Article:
unwinding its keyboard mistakes, I'm not sure Apple wants to risk
screwing up the trackpad.
There's one area where there's recently been a lot of excitement
when it comes to key input, though, and perhaps Apple could take a
lesson from it: macro pads like Elgato's Stream
Deck and Loupedeck's Loupedeck Live combine a button-driven interface
with custom software that allows the buttons to display custom
labels and change appearance in different modes.
Apple's next input innovation could take some cues from devices
like Elgato's Stream Deck. Image: Elgato
I wonder if there's something there that could combine some of
the appeal of the Touch Bar with the tactile feel of the
traditional function-key row. I use a Stream Deck Mini, and while I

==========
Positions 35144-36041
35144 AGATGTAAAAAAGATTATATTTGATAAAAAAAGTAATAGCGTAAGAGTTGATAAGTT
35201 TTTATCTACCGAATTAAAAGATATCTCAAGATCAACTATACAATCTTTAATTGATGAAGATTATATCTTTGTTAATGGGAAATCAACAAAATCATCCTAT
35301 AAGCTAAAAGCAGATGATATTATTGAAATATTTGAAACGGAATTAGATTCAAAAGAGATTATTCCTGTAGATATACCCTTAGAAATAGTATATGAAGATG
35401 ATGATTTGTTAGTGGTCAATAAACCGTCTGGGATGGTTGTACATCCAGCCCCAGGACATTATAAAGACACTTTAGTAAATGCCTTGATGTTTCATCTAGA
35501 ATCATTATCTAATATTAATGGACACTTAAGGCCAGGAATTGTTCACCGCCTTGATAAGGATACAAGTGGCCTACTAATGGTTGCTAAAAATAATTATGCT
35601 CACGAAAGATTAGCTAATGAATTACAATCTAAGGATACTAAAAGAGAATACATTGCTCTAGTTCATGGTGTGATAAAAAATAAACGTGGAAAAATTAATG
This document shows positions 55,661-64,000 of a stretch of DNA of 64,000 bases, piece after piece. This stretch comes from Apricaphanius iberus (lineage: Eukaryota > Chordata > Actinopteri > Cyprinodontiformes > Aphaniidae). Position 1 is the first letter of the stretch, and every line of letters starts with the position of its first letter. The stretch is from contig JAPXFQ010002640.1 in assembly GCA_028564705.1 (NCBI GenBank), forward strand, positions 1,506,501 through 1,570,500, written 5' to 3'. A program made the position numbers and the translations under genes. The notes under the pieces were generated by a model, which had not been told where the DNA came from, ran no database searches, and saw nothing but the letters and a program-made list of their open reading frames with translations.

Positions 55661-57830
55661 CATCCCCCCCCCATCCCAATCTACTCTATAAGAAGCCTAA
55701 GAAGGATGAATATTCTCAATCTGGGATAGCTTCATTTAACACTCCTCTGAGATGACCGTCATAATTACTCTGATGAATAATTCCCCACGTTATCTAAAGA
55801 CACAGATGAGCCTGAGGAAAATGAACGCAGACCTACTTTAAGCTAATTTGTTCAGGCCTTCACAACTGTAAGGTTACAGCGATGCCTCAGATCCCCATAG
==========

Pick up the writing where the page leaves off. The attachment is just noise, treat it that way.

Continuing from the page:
could attach all of the functions I've assigned to its buttons to
the function keys on my keyboard, it's much better to be
able to see exactly what I'm going to get when I press the
Maybe Apple will get excited about taking another crack at the
traditional keyboard someday. I'd love to see Stream Deck-style
programmable labels in the function row. Or maybe Apple will decide
to put new focus on the Touch Bar, as Macworld's
Michael Simon has suggested. But you know what? If the price we all
pay for Apple's dalliance with the Touch Bar and the butterfly
keyboard in the mid-2010s is that for the next decade, Apple just
focuses on shipping a reliable traditional keyboard, it's probably
We've all seen the alternative. Boring and traditional isn't so
bad, after all.